Dim sum is a traditional Cantonese meal made up of small plates of buns, dumplings and other snack dishes – usually accompanied by tea. The culinary art of dim sum originated in Guangzhou and travelled across all parts of China; adopting flavours, techniques, cultures and local ingredients.
As the culture continued to travel, dim sum culture began to spread and gained popularity throughout the region, especially in Hong Kong and Southeast Asia. Today, dim sum includes dishes and traditions adopted from other parts of China. Despite having the influence of imported ingredients like foie gras and truffle, the culinary techniques and form remain the same.
Unlike the more common and popular Cantonese dim sums, Chiu Chow dim sum is the exact opposite in terms of texture, taste and looks. It is sometimes known as fun guo, which looks somewhat similar to har gaw (shrimp dumplings) in Cantonese-style dim sum.
“For many years, Chiu Chow dim sums have been under the radar – under-appreciated and almost forgotten,” admits Chef Tam To Ming from one-Michelin star Yee Tung Heen at The Excelsior, Hong Kong.
The dim sum master — known for his Chiu Chow-inspired creations — captured the hearts Hong Kong gourmands with his reimagined ‘Chiu Chow Dumplings in Three Styles’ dish. It won him the Gold Award at the Best of the Best Culinary Awards in 2015. He believes that there is a huge potential to explore with traditional Chiu Chow dim sum to give the Cantonese-style dining a run for its money.
Understanding Chiu Chow or Teochew Dim Sum
The flavours of Chiu Chow dim sum are not as strong as compared to the more mainstream Cantonese version. They are mostly steamed or deep-fried. Some of the popular choices include Chiu Chow steamed dumplings with vegetable fillings and deep-fried versions.
“Chiu Chow dim sums are typically more bland in taste, so we usually eat them alongside piquant and tangy condiments like Puning bean sauce, Chiu Chow chilli oil or soybean paste,” adds the dim sum master.
Unlike Cantonese dim sum, Chiu Chow dim sum is mainly in a form of dumplings with ingredients consisting of fresh fruits and vegetables. It is light and easy on the palate, and perfect as a vegetarian option for those who want meat-free dim sum for teatime or snacking.
Chiu Chow-style dim sum is known for the crystal dumpling. The dumpling skin is almost translucent and made using corn flour. The texture of the skin is similar to Hakka abacus seeds (suan pan zi) or the locally known chai kueh, which are steamed vegetable dumplings rumoured to be of Chiu Chow origins.
Chef Tam explains that the skin is the most important element of Chiu Chow dumplings. “The secret to this is firstly the proportion of water and corn flour. The amount of water will affect the skin’s texture and translucence. Secondly, be careful with the speed of pouring hot water into corn flour to ensure consistency. You need to slowly add in flour in batches, while mixing it slowly.
“You also have to feel the softness of the dough with your hands and your gut feeling. All these secrets are derived through many years of dim-sum-making experience,” he shares.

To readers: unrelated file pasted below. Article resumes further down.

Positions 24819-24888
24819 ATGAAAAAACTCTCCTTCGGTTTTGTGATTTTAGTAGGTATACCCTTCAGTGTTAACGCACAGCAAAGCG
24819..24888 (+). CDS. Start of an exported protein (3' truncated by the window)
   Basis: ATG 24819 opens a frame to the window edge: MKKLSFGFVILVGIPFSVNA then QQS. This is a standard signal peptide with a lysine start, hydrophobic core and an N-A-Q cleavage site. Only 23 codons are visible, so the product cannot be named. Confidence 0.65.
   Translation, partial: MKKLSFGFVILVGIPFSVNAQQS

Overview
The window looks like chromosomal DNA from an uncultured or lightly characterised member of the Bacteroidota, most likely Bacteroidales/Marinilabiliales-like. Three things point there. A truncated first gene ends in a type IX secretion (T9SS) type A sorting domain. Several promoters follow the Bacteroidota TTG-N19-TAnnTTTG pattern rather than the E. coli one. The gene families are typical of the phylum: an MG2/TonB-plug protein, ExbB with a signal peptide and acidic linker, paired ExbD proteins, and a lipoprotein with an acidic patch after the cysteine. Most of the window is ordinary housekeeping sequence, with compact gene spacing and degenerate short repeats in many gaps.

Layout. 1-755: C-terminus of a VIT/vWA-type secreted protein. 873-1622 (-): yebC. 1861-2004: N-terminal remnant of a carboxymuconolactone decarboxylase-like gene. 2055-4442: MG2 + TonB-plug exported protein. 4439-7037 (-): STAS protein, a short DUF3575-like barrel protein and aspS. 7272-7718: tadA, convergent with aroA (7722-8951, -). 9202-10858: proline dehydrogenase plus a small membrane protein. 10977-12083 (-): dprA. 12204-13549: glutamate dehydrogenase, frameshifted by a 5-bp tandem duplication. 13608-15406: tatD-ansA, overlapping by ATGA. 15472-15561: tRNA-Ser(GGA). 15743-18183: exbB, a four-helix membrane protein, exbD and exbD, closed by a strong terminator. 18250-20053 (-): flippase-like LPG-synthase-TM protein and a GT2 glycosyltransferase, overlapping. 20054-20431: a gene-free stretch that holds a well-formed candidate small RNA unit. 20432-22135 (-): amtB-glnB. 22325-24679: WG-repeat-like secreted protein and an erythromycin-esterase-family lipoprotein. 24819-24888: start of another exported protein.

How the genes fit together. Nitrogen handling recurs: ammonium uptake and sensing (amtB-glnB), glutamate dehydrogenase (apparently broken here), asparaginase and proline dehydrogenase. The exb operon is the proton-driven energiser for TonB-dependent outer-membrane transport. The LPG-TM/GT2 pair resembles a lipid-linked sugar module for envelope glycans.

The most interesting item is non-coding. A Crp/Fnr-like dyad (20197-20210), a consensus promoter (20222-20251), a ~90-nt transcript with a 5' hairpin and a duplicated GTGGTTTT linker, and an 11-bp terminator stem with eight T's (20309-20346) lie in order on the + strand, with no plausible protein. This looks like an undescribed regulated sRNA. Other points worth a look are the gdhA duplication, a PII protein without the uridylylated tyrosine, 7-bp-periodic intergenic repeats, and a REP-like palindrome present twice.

Dim Sum Secrets
Chef Tam stresses the importance of seasonal fresh ingredients when making dim sums. The flavours of dim sum dishes should vary in accordance to the time of the year, season and weather.
“A dim sum chef needs to be familiar and understand the characteristics, texture and function of every ingredient. For example, high-, medium- and low-gluten flours have different uses in the making of dim sum,” shares the Hong Kong native.
He explains that flour with a higher level of gluten contains more protein content, resulting in a chewier texture. Certain ingredients, like yam bean or jicama, give a crisper bite, hence it is suitable to be used in the fillings for dumplings to add texture to the dish.
Ultimately, dim sum is typically small and exquisite. A dim sum chef needs to be creative and experiment. “In order to present the abundance of flavours and mouthfeel in a tiny parcel, chefs need to know how to use the ingredients to its full potential. When conceptualising dim sum dishes, chefs need to think thoroughly in terms of the techniques and processes that can be used to produce something that is pretty as a picture, and packed with flavours,” he explains.
He uses the Yee Tung Heen’s signature Steamed Twin Gold Fish Dumplings as an example: “I carefully observe the movements of the goldfish in order to create the motion and present a captivating dish.
Using the versatility of the Chiu Chow dumpling skin, chef applies the right techniques of traditional dim sum making in the conceptualisation of the goldfish dumpling. At the end of the day, it is not just about how it looks but the overall experience of eating the dish.
However, Chef Tam concurs that Chiu Chow dim sum is secondary to the mainstream dim sum market. In comparison to Cantonese dim sum in Hong Kong, the Chiu Chow rendition is less diverse in terms of ingredients and appearance. Its somewhat subtle flavours are also another reason why people in this modern generation are not looking at Chiu Chow dim sum as an all-time favourite.
It may boil down to preference, but Chef Tam begs to differ: “If we can start by looking into the eating habits of modern people and instill more creativity and innovation into the creation of traditional Chiu Chow dim sum, that should gradually promote its prominence in the dim sum scene.”
Chef Tam will be taking over the kitchen at Mandarin Oriental Kuala Lumpur’s Lai Po Heen from 17 to 21 October 2018, offering guests a Michelin-rated dim sum experience.
(Featured image: Camilia Salem)